Position of Director of National Intelligence: Issues for Congress [Updated August 12, 2004]   [open pdf - 110KB]

"Recently some Members of Congress have introduced intelligence community reform legislation that would establish the position of Director of National Intelligence (DNI), or strengthen DCI authorities. Reactions to the concept of a DNI have been mixed since its inception. Supporters argue that the DCI cannot manage the IC, the CIA and serve as the President's chief intelligence advisor, and do justice to any of the jobs. Other than the CIA, the DCI also lacks hiring, firing and budget authority. They argue that the absence of strong, centralized leadership has resulted in divided management of intelligence capabilities; lack of common standards and practices across the foreign domestic intelligence divide; structural barriers that undermine the performance of joint intelligence work; and a weak capacity to set priorities and move resources. Opponents counter that a DNI would lose day-to-day control over the CIA, a natural power base and, as a result, influence. They also contend that placing the intelligence director in the Executive Office of the President, as the 9/11 Commission has proposed, risks the politicization of intelligence, giving the White House more direct control over covert operations, blurring the line between foreign and domestic operations and possibly shifting too much influence over intelligence to the Department of Defense. With regard to DOD influence, other opponents argue that a national director will shift the balance of control away from DOD, risking intelligence support to the warfighter. The congressional role includes deciding whether to establish the position of the DNI and its authority. This report will be updated as events warrant."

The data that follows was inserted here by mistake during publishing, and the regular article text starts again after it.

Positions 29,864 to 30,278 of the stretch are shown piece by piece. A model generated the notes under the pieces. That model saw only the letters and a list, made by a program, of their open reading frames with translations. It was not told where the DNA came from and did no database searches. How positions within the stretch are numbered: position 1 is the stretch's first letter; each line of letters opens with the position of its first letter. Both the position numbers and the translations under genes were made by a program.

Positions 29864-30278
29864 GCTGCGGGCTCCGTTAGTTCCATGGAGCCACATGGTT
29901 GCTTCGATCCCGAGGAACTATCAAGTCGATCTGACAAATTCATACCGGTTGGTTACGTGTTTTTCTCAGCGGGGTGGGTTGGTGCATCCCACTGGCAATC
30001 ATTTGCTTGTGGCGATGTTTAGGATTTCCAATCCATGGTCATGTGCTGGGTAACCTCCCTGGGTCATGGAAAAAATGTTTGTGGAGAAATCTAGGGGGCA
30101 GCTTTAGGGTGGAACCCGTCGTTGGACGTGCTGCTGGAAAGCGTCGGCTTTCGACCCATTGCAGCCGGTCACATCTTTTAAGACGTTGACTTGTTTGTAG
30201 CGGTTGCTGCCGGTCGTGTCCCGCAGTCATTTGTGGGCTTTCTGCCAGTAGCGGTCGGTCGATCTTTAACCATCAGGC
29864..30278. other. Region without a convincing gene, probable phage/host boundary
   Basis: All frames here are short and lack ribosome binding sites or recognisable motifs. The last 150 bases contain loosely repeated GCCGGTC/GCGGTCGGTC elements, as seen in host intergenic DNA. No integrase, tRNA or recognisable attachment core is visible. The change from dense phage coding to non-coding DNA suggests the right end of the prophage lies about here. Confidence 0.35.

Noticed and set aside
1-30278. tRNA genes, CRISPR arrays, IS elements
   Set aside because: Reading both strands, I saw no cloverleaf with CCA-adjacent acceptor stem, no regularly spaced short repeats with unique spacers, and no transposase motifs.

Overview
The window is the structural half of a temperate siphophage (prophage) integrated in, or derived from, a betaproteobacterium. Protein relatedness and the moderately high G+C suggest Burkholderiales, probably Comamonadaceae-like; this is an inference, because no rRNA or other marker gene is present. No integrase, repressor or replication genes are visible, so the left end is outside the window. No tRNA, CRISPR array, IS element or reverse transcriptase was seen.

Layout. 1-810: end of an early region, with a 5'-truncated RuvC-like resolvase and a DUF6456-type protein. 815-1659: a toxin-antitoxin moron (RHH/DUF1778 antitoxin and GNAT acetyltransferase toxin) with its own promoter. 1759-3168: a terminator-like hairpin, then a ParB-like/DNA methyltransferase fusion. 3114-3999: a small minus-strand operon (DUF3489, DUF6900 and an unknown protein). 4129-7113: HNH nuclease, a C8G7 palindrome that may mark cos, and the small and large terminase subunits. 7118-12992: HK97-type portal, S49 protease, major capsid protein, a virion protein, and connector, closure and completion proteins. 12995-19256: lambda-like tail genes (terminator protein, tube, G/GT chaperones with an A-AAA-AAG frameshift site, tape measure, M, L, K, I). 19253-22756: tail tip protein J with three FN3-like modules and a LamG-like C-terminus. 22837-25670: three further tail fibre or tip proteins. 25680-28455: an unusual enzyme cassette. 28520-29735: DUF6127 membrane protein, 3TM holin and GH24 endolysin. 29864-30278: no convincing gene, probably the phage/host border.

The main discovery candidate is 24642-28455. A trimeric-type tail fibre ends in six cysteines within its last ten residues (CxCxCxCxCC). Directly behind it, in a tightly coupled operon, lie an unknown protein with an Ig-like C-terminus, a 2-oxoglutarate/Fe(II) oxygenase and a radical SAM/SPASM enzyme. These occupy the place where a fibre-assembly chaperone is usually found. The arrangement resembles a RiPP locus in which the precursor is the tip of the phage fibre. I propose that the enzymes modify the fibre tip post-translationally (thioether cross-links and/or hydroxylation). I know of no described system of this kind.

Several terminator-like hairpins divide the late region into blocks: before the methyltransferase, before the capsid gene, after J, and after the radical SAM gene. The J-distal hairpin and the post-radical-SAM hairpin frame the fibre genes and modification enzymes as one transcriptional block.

Report Number:
CRS Report for Congress, RL32506
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